I occasionally have what I call an “epigramic” attention span. I read the headlines, but not the articles. I go to bookstores, read blurbs, sometimes full summaries, and on rare occasions the author bio. When my attention span reaches “epigramic” lowness, I can’t commit to long documents. I hunger for quick bursts of information, pithy quotations, knock-knock jokes.
Simon Van Booy (The Secret Lives of People in Love, Love Begins in Winter) has edited three small, cooly designed books concerned centrally with fate, conflict, and love. The books have a strong philosophical bent, but Van Booy’s anthologies borrow quotes and passages from great literary writers from throughout history (Shakespeare, Homer, Yeats; the impressive list goes on). He also reprints several paintings (Rembrandt, Bruegel) to demonstrate, visually, perspectives or feelings related to the three abstractions. These paintings, quotes, poems, and passages from plays and stories, mixed in with the more directly philosophical writings (Bertrand Russell, Nietzsche, Plato), make the heady reading experience extremely bearable, enjoyable even.
What he’s done, in effect, is craft three books that’ll appease my “epigramic” attention span (as these books are easy to pick up, put down, flip through) while also offering me insight into three perennial human questions. Van Booy writes in his preface to the series that he wants to “present interesting and exciting philosophical ideas in a straightforward, but intelligent, language that can be understood by everyone.” This he does very well. The commentaries he offers on the pieces he’s chosen are minimal and rarely profound or enlightening; he lets the texts speak for themselves.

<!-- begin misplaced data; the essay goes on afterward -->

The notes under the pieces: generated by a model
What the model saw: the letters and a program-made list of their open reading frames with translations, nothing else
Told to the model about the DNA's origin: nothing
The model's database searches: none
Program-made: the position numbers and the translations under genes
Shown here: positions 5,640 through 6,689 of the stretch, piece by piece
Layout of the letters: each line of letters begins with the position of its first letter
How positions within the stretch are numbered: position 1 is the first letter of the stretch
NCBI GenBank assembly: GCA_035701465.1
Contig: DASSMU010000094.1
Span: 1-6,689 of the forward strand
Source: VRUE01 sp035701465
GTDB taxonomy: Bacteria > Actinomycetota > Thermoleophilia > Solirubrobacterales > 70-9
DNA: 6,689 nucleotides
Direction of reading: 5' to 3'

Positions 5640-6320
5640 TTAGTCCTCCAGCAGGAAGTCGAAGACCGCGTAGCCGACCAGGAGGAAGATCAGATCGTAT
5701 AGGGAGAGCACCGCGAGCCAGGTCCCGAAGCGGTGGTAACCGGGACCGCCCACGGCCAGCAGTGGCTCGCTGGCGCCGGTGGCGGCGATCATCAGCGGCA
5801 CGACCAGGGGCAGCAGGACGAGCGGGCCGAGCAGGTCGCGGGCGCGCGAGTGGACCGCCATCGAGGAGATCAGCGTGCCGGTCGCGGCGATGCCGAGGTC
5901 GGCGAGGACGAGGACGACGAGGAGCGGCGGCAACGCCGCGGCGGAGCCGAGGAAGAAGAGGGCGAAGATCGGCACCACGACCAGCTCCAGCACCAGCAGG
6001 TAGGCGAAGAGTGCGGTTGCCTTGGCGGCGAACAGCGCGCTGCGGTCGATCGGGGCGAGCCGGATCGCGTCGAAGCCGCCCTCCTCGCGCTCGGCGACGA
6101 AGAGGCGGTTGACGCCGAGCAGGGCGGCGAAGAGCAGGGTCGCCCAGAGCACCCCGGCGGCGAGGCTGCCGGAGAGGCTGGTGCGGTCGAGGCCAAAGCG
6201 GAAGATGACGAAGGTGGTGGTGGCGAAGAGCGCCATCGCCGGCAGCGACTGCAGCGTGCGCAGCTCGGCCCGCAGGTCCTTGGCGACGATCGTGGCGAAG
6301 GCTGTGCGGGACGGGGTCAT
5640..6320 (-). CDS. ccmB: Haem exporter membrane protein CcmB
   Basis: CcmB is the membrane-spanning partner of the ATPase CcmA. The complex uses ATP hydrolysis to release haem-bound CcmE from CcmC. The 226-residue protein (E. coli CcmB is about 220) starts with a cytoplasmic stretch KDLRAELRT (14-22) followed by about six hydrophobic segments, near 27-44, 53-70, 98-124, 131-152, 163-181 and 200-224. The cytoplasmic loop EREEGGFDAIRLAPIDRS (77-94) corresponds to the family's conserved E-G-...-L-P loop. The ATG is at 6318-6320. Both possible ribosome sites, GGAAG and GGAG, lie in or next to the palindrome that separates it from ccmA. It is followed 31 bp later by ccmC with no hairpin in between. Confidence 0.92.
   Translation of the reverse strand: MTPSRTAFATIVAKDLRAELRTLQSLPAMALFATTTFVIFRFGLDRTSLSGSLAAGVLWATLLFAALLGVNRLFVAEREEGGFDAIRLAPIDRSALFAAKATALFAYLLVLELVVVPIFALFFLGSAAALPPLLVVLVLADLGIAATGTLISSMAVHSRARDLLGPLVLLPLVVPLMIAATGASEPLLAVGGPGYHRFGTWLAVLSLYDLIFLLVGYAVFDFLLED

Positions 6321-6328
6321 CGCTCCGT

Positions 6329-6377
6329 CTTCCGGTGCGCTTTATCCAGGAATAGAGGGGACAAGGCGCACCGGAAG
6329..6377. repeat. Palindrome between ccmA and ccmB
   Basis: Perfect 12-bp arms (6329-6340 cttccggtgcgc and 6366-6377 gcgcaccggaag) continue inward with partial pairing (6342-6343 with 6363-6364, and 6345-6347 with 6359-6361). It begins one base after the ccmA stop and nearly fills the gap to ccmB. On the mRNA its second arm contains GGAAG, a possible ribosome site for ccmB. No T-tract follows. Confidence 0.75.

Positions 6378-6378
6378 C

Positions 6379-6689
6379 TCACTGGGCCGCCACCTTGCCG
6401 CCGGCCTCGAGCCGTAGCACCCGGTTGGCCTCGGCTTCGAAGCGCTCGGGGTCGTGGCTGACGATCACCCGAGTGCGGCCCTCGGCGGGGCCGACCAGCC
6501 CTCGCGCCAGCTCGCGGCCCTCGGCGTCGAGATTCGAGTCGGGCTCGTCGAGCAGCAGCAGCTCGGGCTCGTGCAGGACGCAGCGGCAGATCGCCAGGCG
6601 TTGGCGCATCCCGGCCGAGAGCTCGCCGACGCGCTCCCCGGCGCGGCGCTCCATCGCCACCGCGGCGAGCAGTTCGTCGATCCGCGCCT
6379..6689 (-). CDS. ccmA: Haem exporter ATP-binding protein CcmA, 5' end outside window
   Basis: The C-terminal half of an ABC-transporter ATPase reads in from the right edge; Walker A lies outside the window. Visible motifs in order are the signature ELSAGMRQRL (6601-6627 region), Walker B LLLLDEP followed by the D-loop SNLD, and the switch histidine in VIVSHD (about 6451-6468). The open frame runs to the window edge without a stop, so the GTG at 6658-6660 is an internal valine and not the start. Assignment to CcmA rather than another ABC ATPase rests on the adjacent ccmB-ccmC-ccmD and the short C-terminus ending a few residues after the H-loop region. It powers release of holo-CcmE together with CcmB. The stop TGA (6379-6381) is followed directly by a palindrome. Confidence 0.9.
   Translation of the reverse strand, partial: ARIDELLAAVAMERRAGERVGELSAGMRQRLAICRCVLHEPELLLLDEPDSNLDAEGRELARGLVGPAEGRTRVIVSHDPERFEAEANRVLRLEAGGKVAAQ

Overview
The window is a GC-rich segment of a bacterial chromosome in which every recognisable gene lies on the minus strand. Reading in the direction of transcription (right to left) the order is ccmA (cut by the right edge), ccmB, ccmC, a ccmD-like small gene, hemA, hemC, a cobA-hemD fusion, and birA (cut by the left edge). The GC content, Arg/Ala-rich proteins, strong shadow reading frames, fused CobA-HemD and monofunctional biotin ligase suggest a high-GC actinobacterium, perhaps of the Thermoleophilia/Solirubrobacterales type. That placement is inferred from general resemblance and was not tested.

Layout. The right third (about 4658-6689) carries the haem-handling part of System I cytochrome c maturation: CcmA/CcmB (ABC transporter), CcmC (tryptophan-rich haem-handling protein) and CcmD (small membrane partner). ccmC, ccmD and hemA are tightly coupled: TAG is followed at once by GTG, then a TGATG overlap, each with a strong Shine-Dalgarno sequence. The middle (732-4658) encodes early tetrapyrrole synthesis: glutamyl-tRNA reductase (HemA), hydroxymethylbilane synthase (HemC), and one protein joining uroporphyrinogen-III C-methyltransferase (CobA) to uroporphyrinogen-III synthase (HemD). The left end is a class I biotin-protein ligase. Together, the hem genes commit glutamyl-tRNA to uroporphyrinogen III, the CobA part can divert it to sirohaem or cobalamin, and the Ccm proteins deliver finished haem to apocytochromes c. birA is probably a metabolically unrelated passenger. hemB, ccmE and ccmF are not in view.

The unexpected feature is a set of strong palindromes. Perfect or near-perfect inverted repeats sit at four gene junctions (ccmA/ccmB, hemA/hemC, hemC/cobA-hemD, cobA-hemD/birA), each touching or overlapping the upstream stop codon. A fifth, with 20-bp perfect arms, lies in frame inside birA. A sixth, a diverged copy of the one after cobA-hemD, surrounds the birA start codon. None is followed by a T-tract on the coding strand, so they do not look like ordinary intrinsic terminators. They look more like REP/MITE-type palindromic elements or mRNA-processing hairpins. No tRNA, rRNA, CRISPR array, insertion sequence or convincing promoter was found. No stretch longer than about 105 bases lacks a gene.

He wants his almost academic books to be understandable to everyone, but he’s not going to condescend to the reader to reach a universal audience. These books aren’t off-shoots of Philosophy for Dummies*. They’re more fulfilling, more engaging (and again, more cooly designed), than the typical mass-marketed introductory guidebook to thinking deeply.
My desk at college has room for only a few books. These three will make the cut this semester, for their practical usefulness (I can already see the look on my teachers’s faces once I start dropping Rilke quotes on the reg), and for those moments when I need to sharpen my focus, get my head out of the clouds, and start, seriously, thinking.